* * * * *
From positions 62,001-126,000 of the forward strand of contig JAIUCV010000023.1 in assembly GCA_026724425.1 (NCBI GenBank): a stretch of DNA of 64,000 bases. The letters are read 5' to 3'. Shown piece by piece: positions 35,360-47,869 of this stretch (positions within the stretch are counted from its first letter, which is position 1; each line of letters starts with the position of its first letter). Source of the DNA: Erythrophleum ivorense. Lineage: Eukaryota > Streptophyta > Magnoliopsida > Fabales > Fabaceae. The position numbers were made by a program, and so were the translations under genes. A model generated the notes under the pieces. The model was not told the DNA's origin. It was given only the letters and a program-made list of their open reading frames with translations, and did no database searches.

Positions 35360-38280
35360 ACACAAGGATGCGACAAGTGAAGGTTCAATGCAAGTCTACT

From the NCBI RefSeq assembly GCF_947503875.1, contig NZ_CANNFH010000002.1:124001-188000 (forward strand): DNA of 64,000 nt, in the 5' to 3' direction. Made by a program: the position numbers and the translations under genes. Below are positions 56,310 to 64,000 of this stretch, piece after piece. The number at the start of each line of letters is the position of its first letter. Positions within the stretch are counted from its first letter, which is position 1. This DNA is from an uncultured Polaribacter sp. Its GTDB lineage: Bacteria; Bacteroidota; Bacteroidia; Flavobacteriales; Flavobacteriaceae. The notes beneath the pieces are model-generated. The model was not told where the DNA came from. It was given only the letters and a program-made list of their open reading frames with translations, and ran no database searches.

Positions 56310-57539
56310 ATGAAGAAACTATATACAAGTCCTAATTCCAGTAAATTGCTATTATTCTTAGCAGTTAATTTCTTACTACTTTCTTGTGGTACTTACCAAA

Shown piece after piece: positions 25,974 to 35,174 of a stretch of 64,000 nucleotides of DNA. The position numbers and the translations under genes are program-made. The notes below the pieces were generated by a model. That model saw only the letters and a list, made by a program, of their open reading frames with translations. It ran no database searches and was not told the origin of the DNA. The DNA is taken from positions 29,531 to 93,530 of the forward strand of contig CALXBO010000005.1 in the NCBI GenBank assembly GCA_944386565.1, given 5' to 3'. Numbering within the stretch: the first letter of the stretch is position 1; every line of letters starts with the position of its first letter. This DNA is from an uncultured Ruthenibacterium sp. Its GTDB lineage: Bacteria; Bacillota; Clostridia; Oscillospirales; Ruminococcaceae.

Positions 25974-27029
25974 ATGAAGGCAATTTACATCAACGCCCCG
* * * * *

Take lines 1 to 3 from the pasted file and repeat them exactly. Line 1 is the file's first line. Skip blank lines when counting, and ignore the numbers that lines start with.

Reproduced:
From positions 62,001-126,000 of the forward strand of contig JAIUCV010000023.1 in assembly GCA_026724425.1 (NCBI GenBank): a stretch of DNA of 64,000 bases. The letters are read 5' to 3'. Shown piece by piece: positions 35,360-47,869 of this stretch (positions within the stretch are counted from its first letter, which is position 1; each line of letters starts with the position of its first letter). Source of the DNA: Erythrophleum ivorense. Lineage: Eukaryota > Streptophyta > Magnoliopsida > Fabales > Fabaceae. The position numbers were made by a program, and so were the translations under genes. A model generated the notes under the pieces. The model was not told the DNA's origin. It was given only the letters and a program-made list of their open reading frames with translations, and did no database searches.

Positions 35360-38280
35360 ACACAAGGATGCGACAAGTGAAGGTTCAATGCAAGTCTACT